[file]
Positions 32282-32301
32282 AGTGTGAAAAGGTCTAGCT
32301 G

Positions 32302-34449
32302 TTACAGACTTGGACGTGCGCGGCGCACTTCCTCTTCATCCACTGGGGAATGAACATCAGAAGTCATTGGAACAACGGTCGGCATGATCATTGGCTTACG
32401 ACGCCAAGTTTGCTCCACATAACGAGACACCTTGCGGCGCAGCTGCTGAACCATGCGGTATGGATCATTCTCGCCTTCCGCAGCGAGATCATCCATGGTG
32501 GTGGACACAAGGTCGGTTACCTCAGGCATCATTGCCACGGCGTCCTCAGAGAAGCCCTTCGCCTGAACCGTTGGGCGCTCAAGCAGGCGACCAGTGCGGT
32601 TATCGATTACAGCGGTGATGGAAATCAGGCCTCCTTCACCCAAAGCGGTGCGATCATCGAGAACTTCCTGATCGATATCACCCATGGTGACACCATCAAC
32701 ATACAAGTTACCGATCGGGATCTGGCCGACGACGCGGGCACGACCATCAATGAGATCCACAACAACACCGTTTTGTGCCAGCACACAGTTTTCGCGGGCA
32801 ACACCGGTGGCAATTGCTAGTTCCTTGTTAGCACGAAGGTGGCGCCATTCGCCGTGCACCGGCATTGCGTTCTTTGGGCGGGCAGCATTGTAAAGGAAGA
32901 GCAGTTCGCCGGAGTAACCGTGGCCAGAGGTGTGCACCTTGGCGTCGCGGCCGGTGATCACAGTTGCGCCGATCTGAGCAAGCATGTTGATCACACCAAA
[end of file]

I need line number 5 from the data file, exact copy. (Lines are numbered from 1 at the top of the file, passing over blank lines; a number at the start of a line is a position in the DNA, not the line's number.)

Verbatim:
32302 TTACAGACTTGGACGTGCGCGGCGCACTTCCTCTTCATCCACTGGGGAATGAACATCAGAAGTCATTGGAACAACGGTCGGCATGATCATTGGCTTACG